They’re not an overtly charismatic fish, but zoom in and you’ll see the spunk. The Olympic mudminnow (Novumbra hubbsi) swims just above the mud layer in shallow water wetlands of the Olympic Peninsula — the only fish that lives only in Washington state.
Though currently designated a “sensitive” species in Washington, these small, swamp-colored minnows are easy to overlook. On a good day, they stretch out to 3.5 inches long, are of little gastronomic importance to humans, and they’re sometimes used as bait. Research is rarely devoted to the Olympic mudminnow, and we understand very little about it. But thanks to a new project, that’s just about to change.
With an assist from the Oregon Zoo’s Future for Wildlife program, ecologists at the University of Washington’s School of Aquatic and Fishery Sciences are revealing the shiny side of the “mighty mudminnow” with a bit of “a PR makeover,” says freshwater ecologist Julian Olden. Dr. Olden and his team are working to assess the conservation status of this little brown member of the ray-finned fish order — aiming to better understand the threats facing it, as well as its full geographic range and habitat requirements.
Though it seems these diminutive relatives of the several-foot-long pike come only in nondescript shades of brown, researchers say the males are actually “quite beautiful” when dressed in spawning colors of spring. Their bodies darken, according to research scientist Lauren Kuehne, and “they have these iridescent green and yellow vertical bars all along their sides and a little spot on the cheek pad, too.”
Kuehne reports the minnows also develop some rather boisterous behaviors during the breeding season. Males sweep out and patrol an extremely large territory — the equivalent, she says, of a human guarding the length of two football fields. They then entice a female to enter with a strange, excited and sometimes 20-minute-long “wig-wag” dance.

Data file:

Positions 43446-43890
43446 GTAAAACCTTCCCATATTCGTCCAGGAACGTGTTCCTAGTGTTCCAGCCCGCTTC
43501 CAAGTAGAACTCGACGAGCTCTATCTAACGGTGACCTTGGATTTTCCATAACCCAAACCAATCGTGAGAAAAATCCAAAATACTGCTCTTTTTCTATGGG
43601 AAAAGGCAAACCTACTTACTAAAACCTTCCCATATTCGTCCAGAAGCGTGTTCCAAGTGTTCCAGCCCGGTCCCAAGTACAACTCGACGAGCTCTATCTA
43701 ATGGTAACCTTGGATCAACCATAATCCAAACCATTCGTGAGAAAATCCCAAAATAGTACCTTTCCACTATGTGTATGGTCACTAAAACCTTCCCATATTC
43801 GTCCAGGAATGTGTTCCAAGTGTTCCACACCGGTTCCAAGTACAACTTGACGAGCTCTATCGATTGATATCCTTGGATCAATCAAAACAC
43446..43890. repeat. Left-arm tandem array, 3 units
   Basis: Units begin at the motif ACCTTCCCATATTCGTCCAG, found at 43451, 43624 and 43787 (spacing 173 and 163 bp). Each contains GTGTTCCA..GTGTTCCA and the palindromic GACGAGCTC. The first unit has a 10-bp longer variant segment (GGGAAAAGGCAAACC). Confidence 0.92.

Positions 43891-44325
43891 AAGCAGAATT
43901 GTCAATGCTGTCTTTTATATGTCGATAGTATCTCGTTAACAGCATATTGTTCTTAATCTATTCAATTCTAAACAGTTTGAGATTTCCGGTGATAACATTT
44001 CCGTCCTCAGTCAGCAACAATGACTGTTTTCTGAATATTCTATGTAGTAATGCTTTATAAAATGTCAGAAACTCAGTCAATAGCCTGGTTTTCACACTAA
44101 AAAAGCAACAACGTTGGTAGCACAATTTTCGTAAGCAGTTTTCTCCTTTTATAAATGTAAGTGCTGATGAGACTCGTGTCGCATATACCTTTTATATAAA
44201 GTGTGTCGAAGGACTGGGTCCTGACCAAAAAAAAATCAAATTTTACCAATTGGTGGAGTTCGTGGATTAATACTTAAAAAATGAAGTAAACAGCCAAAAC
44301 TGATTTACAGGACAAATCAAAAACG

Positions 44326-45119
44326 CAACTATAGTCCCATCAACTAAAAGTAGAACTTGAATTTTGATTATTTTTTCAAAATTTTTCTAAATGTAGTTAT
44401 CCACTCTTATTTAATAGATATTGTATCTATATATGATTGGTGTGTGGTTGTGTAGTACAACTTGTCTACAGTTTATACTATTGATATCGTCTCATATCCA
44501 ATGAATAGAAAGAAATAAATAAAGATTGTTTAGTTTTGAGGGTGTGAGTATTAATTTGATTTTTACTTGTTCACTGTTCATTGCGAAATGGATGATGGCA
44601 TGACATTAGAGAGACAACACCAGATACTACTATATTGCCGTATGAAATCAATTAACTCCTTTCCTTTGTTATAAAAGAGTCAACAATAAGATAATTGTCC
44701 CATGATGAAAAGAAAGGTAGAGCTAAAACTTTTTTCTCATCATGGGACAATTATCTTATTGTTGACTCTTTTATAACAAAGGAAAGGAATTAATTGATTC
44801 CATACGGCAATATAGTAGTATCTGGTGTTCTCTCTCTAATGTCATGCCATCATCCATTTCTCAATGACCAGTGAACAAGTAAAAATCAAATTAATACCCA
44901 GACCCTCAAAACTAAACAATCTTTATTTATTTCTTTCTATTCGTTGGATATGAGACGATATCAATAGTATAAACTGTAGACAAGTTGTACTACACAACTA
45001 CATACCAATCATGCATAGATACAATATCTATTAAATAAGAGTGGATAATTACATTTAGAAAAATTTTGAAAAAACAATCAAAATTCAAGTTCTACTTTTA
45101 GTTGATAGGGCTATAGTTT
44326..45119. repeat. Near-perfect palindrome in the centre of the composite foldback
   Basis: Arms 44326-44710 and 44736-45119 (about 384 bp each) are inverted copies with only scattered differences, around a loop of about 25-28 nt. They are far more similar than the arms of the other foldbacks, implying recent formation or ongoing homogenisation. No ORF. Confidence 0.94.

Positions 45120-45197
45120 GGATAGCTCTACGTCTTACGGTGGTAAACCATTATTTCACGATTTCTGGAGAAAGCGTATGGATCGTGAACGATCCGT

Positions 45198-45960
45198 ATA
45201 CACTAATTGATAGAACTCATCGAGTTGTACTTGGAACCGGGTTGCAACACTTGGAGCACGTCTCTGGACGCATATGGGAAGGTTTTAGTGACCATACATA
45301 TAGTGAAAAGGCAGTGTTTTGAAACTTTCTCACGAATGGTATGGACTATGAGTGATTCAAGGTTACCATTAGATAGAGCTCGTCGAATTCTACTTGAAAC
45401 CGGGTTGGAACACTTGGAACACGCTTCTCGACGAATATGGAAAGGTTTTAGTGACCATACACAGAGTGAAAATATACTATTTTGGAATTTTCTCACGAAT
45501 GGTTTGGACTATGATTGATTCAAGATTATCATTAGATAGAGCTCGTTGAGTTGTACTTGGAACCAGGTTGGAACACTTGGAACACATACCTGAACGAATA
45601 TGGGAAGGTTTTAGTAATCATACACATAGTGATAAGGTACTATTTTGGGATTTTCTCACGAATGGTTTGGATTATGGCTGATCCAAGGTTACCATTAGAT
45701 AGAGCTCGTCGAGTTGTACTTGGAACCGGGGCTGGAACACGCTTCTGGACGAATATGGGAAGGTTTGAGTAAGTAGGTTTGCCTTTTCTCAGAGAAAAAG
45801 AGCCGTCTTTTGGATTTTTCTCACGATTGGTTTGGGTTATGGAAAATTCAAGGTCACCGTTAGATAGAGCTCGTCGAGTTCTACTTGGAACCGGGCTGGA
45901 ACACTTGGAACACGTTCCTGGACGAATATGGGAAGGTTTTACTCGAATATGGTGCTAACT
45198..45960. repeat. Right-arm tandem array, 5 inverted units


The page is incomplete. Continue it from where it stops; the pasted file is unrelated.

“I’m actually quite desperate to catch it on video,” Kuehne said.
With fins fully expanded to show off color bands of a charming sky-blue, the male alternates bouts of side-to-side body undulations with a sudden stop-and-freeze stance. Once convinced, the female joins his territory. She vibrates against him for a single hot second until the two push off each other and “at that instant, one or two eggs can be seen floating into the vegetation,” a 1972 paper that first described the ritual reads.
Clearly, this puny mudminnow has might. In fact, it tolerates frigid and low-oxygen waters that are lethal to other species. But for all of its hardy adaptations, none are a match for the increasing human-made forces of climate change, pollution and the introduction of non-native predators, such as large-mouth bass. The National Park Service is concerned about mudminnows, Kuehne says, particularly in Lake Ozette in Olympic National Park because it’s “stuffed full of bass,” an extremely successful invader.
“Mudminnows are just these little morsels,” Kuehne said.
By drawing attention to and protecting the Olympic mudminnow, Kuehne says, we can safeguard their wetland ecosystem as well: giant water bugs, dragonfly nymphs, salamanders, frogs, freshwater clams and snails included. Wetlands are regarded widely as one of the most altered and imperiled habitats in the world, she says. In Washington state alone, an entire third of wetlands have disappeared over the past two centuries.
Both the National Park and U.S. Fish and Wildlife services wrote strong letters in support of the lab’s mudminnow study — a big reason the Oregon Zoo chose to fund this project, according to the zoo’s deputy conservation manager, David Shepherdson.
Dr. Shepherdson also was impressed that the research is honing in on the tiniest sub-population of Olympic mudminnow, which lives only along the peninsula’s northwest corner coast, isolated from the other groups. The Endangered Species Act seeks to protect the earth’s endangered genetics, Shepherdson says, and “this minnow’s genetics are unique.”
“From a biodiversity point of view,” he said, “keeping the Olympic mudminnow around is going to be very good.”
To learn more about the Future for Wildlife program and how to apply for grants, contact firstname.lastname@example.org or email@example.com. To learn more about supporting the program, contact the Oregon Zoo Foundation at 503-220-2493.
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